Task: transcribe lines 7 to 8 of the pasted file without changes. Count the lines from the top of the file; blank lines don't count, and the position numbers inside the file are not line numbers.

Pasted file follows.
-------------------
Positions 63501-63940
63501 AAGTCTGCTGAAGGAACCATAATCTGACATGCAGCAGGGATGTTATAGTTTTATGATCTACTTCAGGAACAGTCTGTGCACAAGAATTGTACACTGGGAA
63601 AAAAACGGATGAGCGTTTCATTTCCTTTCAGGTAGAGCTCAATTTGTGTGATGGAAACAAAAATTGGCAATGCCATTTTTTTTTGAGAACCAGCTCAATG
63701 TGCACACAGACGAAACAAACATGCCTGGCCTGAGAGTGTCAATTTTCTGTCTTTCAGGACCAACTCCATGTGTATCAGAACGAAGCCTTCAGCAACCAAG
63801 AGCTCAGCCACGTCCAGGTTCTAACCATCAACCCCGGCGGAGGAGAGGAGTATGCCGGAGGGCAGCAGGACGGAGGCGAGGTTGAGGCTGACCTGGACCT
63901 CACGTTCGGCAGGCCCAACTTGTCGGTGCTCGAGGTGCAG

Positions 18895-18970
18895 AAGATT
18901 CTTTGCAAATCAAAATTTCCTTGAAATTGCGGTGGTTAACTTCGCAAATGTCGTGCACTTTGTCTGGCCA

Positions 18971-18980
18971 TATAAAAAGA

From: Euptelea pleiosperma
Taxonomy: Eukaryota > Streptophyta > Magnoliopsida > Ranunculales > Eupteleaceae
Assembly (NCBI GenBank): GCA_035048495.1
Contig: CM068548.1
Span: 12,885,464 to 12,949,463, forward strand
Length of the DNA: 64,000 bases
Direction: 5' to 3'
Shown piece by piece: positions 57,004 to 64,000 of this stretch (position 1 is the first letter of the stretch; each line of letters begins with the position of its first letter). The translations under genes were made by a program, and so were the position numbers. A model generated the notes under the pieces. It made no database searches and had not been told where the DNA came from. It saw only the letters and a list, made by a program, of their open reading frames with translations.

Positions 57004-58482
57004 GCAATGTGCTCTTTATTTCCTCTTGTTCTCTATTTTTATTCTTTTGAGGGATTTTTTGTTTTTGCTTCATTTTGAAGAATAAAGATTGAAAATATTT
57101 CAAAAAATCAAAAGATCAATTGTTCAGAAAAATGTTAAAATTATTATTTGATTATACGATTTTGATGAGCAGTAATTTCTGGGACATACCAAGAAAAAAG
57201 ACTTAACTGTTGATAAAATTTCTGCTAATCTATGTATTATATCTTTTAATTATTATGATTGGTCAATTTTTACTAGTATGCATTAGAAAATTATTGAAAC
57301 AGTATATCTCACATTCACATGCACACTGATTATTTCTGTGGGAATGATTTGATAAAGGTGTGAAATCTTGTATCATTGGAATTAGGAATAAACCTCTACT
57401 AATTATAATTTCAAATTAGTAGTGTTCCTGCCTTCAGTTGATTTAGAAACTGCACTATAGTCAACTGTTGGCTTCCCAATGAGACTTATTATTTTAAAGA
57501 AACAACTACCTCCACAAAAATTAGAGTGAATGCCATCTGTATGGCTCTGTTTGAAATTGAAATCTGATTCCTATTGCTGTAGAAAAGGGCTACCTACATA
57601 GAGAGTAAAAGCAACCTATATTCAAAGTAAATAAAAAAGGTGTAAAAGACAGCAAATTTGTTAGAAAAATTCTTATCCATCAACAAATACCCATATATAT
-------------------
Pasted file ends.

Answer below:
Positions 18895-18970
18895 AAGATT